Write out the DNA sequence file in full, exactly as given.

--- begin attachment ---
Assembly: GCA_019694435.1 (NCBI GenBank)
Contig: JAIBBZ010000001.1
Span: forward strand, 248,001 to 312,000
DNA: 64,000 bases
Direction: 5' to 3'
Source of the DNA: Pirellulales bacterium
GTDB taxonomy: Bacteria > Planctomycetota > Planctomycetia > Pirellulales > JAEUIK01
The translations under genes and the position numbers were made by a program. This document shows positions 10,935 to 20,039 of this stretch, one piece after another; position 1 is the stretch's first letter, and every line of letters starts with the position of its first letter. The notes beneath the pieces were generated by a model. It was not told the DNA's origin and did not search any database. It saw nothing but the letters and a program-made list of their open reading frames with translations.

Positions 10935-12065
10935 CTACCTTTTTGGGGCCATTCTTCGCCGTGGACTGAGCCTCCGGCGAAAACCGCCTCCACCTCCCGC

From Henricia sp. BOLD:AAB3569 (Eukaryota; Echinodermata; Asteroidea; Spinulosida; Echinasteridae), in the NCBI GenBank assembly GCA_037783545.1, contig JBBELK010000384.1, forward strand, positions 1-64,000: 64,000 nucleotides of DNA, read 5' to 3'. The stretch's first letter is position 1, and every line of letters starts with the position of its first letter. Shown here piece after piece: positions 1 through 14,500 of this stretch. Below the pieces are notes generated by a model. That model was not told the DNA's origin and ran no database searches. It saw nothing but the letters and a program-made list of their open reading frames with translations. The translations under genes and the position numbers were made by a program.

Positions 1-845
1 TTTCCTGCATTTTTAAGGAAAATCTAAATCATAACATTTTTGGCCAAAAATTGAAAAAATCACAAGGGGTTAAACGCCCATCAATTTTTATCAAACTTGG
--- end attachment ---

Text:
Assembly: GCA_019694435.1 (NCBI GenBank)
Contig: JAIBBZ010000001.1
Span: forward strand, 248,001 to 312,000
DNA: 64,000 bases
Direction: 5' to 3'
Source of the DNA: Pirellulales bacterium
GTDB taxonomy: Bacteria > Planctomycetota > Planctomycetia > Pirellulales > JAEUIK01
The translations under genes and the position numbers were made by a program. This document shows positions 10,935 to 20,039 of this stretch, one piece after another; position 1 is the stretch's first letter, and every line of letters starts with the position of its first letter. The notes beneath the pieces were generated by a model. It was not told the DNA's origin and did not search any database. It saw nothing but the letters and a program-made list of their open reading frames with translations.

Positions 10935-12065
10935 CTACCTTTTTGGGGCCATTCTTCGCCGTGGACTGAGCCTCCGGCGAAAACCGCCTCCACCTCCCGC

From Henricia sp. BOLD:AAB3569 (Eukaryota; Echinodermata; Asteroidea; Spinulosida; Echinasteridae), in the NCBI GenBank assembly GCA_037783545.1, contig JBBELK010000384.1, forward strand, positions 1-64,000: 64,000 nucleotides of DNA, read 5' to 3'. The stretch's first letter is position 1, and every line of letters starts with the position of its first letter. Shown here piece after piece: positions 1 through 14,500 of this stretch. Below the pieces are notes generated by a model. That model was not told the DNA's origin and ran no database searches. It saw nothing but the letters and a program-made list of their open reading frames with translations. The translations under genes and the position numbers were made by a program.

Positions 1-845
1 TTTCCTGCATTTTTAAGGAAAATCTAAATCATAACATTTTTGGCCAAAAATTGAAAAAATCACAAGGGGTTAAACGCCCATCAATTTTTATCAAACTTGG